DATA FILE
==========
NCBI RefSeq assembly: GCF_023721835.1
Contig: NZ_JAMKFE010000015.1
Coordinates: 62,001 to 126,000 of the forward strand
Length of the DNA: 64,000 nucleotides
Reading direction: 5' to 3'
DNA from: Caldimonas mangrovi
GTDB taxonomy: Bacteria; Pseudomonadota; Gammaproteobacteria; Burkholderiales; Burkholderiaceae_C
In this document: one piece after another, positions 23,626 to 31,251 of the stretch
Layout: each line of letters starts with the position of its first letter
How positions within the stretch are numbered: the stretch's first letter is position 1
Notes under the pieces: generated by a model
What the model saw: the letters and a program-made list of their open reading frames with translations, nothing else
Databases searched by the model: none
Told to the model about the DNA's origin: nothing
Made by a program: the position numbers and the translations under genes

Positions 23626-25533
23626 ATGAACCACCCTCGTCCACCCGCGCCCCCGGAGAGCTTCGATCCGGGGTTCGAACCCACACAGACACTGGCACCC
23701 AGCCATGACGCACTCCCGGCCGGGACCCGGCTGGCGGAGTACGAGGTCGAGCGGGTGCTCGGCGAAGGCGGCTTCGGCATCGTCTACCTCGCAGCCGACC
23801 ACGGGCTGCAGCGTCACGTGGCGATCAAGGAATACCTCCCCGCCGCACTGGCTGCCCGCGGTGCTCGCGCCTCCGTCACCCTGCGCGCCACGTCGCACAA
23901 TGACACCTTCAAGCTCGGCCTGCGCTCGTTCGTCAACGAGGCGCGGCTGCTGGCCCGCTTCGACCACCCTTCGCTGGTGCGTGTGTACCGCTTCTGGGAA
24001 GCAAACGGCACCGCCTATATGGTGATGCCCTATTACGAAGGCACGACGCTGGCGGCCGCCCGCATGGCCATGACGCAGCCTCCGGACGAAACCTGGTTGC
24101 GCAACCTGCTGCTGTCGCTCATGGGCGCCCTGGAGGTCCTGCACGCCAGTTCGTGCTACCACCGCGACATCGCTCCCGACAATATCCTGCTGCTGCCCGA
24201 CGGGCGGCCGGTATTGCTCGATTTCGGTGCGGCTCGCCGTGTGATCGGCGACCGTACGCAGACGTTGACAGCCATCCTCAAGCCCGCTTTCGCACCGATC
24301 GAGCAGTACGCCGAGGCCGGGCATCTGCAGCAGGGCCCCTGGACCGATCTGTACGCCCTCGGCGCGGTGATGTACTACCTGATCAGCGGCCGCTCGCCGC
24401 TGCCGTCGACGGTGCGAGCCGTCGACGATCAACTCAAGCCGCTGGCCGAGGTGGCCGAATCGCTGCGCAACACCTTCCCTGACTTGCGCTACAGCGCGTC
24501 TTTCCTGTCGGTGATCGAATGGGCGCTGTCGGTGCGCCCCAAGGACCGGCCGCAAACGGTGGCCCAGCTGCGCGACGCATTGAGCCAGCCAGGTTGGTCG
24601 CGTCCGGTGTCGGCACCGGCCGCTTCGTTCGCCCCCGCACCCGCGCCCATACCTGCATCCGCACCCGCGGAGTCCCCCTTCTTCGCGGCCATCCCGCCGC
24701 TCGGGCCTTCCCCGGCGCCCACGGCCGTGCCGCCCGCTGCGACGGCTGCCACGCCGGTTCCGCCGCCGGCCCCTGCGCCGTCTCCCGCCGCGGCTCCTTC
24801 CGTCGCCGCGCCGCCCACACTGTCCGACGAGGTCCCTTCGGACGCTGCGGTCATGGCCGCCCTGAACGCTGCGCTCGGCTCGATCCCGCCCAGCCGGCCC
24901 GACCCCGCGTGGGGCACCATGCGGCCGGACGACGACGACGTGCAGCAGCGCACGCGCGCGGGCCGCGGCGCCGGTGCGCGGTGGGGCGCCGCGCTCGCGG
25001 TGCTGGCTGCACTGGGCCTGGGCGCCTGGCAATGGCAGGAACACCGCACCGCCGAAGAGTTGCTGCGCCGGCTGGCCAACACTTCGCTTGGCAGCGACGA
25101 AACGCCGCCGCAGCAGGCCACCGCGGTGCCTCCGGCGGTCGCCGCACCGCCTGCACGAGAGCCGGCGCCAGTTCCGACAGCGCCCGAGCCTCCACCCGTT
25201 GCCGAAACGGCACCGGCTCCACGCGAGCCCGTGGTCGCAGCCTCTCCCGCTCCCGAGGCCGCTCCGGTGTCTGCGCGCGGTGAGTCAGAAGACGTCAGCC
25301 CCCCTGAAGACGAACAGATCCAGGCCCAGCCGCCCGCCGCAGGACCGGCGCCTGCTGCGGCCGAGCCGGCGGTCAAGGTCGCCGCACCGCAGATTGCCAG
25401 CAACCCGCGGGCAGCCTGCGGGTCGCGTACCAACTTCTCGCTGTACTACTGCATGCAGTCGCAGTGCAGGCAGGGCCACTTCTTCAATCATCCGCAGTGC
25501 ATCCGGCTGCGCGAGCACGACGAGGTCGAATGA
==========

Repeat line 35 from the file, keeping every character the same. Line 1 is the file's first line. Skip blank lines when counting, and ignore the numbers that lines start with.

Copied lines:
25401 CAACCCGCGGGCAGCCTGCGGGTCGCGTACCAACTTCTCGCTGTACTACTGCATGCAGTCGCAGTGCAGGCAGGGCCACTTCTTCAATCATCCGCAGTGC